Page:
released June 15th, 2010

from the album - Fair Game

from all music

Formed in 2001 when the members of the band were still in their teens, Los Angeles' the Like featured Charlotte Froom (bass), Tennessee Thomas (drums), and Z. Berg (vocals). Initially influenced by the Sundays, Throwing Muses, and the Pretenders, the Like were known at first for consisting of offspring of well-known members of the music industry: producer Mitchell Froom, drummer Pete Thomas (of Elvis Costello's Attractions), and A&R impresario Tony Berg. The indie rock trio worked to make its own way, though, and three EPs -- I Like the Like, ...And the Like, and Like It or Not -- were independently released via the band's website or sold at shows prior to the Like landing a recording contract with Geffen in 2004. Fresh out of high school, the Like toured with the likes of Maroon 5, Rooney, and Phantom Planet while writing and recording material for their debut album, 2005's Are You Thinking What I'm Thinking? After that the band went through some changes, losing (Froom) and gaining (bassist Laena Geronimo, organist Annie Monroe) members, switching labels (Geffen to Downtown), and ditching its initial look for a mod makeover. This shift in style was in keeping with the musical change that found the Like looking to 1960s garage rock and girl groups for inspiration, rather than the punk-pop sound that informed their debut. Produced by Mark Ronson, Homer Steinweiss, and Alex Greenwald, the band's second album, Release Me, was released in June of 2010.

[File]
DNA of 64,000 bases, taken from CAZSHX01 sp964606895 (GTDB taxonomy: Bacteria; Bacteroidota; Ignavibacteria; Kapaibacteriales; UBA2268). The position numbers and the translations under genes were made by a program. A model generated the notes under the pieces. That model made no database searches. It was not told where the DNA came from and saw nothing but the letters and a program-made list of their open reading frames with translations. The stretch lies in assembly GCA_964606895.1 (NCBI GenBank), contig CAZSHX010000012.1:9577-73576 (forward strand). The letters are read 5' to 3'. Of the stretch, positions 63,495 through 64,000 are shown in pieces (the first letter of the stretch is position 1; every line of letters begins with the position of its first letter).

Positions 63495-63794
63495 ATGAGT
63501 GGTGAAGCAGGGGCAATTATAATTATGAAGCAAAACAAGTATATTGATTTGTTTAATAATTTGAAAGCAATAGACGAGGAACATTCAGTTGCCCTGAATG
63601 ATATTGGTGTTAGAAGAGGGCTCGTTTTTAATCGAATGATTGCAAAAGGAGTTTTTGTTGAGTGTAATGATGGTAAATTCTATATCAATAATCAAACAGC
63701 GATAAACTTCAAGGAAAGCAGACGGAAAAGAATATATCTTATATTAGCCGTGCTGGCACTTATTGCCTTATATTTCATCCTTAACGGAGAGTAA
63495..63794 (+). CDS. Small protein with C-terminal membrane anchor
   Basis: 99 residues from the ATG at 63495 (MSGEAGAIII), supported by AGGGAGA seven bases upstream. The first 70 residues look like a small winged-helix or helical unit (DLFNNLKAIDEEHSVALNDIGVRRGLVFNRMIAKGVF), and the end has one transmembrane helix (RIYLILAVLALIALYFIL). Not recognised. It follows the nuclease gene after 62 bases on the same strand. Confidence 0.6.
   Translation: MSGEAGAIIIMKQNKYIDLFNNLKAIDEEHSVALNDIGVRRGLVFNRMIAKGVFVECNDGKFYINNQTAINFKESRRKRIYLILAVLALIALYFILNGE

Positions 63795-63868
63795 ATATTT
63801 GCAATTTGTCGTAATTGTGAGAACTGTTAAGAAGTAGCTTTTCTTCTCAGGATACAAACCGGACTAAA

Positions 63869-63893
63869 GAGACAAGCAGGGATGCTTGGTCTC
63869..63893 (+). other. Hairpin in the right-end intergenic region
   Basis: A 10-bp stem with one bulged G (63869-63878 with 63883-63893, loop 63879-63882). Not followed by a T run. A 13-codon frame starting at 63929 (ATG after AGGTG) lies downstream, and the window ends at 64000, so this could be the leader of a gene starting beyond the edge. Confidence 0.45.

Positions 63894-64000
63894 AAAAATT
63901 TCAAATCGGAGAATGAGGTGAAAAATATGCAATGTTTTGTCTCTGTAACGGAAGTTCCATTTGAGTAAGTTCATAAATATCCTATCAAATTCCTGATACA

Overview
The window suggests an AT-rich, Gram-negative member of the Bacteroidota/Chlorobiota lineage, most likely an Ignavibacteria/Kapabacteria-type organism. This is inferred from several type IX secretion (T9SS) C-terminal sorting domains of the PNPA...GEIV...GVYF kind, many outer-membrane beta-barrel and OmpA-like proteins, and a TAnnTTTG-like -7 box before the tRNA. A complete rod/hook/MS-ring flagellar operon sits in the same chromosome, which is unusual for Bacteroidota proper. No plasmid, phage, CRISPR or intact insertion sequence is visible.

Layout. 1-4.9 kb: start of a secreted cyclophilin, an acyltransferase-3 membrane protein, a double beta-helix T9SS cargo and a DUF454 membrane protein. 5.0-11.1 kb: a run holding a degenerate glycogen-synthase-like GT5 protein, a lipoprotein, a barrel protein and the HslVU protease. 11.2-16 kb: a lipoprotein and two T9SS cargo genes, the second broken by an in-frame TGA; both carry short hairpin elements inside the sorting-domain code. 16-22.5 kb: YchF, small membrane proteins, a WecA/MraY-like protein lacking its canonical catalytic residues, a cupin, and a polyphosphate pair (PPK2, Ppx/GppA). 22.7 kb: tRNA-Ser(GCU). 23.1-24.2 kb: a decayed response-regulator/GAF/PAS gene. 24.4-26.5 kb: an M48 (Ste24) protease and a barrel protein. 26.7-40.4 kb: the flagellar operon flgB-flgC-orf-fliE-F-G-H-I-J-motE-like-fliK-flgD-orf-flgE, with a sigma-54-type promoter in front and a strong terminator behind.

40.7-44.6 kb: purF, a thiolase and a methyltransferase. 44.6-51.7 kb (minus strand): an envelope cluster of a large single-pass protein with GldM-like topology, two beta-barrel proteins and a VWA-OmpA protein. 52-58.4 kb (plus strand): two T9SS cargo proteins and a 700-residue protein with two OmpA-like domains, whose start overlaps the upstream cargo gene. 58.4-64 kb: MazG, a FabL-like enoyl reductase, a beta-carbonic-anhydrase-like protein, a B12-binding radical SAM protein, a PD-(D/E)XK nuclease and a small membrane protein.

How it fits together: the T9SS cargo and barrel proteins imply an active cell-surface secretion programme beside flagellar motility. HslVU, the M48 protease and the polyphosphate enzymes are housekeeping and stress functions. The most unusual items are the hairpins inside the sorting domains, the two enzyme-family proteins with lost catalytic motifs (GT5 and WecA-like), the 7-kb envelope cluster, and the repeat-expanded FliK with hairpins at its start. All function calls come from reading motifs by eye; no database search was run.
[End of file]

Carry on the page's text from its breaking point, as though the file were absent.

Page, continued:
album review

In the time after the release of their 2005 album Are You Thinking What I'm Thinking?, the Like lost a member (bassist Charlotte Froom), shifted record labels (from Geffen to Downtown), got a mod makeover, and most importantly, changed their sound from pretty but uninspired punk-pop to tough and exciting garage rock-inspired pop. 2010’s Release Me was produced (mostly) by Mark Ronson, and together with the band, he gets a very authentic mid-'60s sound with plenty of reverb, drums that snap, guitars that are light but crunchy, and an overall tight and jumping sound. New member Annie Monroe’s wheezy old Vox organ adds to the Standells in eyeliner vibe and overall the band sound energized and nothing at all like their previous record. It feels like they are having a blast running through a set of witty and powerful songs that sound perfect for '60s dancefloors, rec rooms, and late nights alone in front of the mirror. Vocalist Z. Berg’s vocals have a newfound snarling edge to go with the sweetness, when she puts you down (as on “I Can See It in Your Eyes”), you stay down. Her delivery of rockers like “hit single in a perfect world” “He’s Not a Boy,” or “Fair Game” has a bite worthy of a long-haired garage rat, she shows the dynamics of a classic girl group vocalist on the more melodic tunes like “In the End” or “Walk of Shame,” and emotes with real soul on the slow tracks like “Narcissus in a Red Dress.” It’s a virtuoso performance that is matched by the rest of the band. New bassist Leana Geronimo has a nimble, fluid style and drummer Tennessee Thomas pounds the drums with vigor, but also shows restraint when the occasion arises. The band plays like they’d be great in a live setting, especially since the production (which along with Ronson is provided by Alex Greenwald and, on a couple songs, Homer Steinweiss) sounds like a well recorded live set. Release Me wipes away any memories of the band’s previous work as well as any boring talk of their famous fathers, and re-introduces the band as first-rate purveyors of thrillingly fun rockin’ retro pop.

Track Listing

1 Wishing He Was Dead Berg, Brenneck, Greenwald ... 2:53
2 He's Not a Boy Berg 2:35
3 Release Me Berg 3:02
4 Walk of Shame Berg 2:14
5 Narcissus in a Red Dress Berg, Greenwald 3:42
6 I Can See It in Your Eyes Berg 2:43
7 Fair Game Berg 2:28
8 Square One Berg, Boesel, Greenwald ... 2:08
9 In the End Berg 2:57
10 Trouble in Paradise Berg, Brenneck, Greenwald ... 3:03
11 Catch Me If You Can Berg 3:10
12 Don't Make a Sound Berg, Greenwald 5:57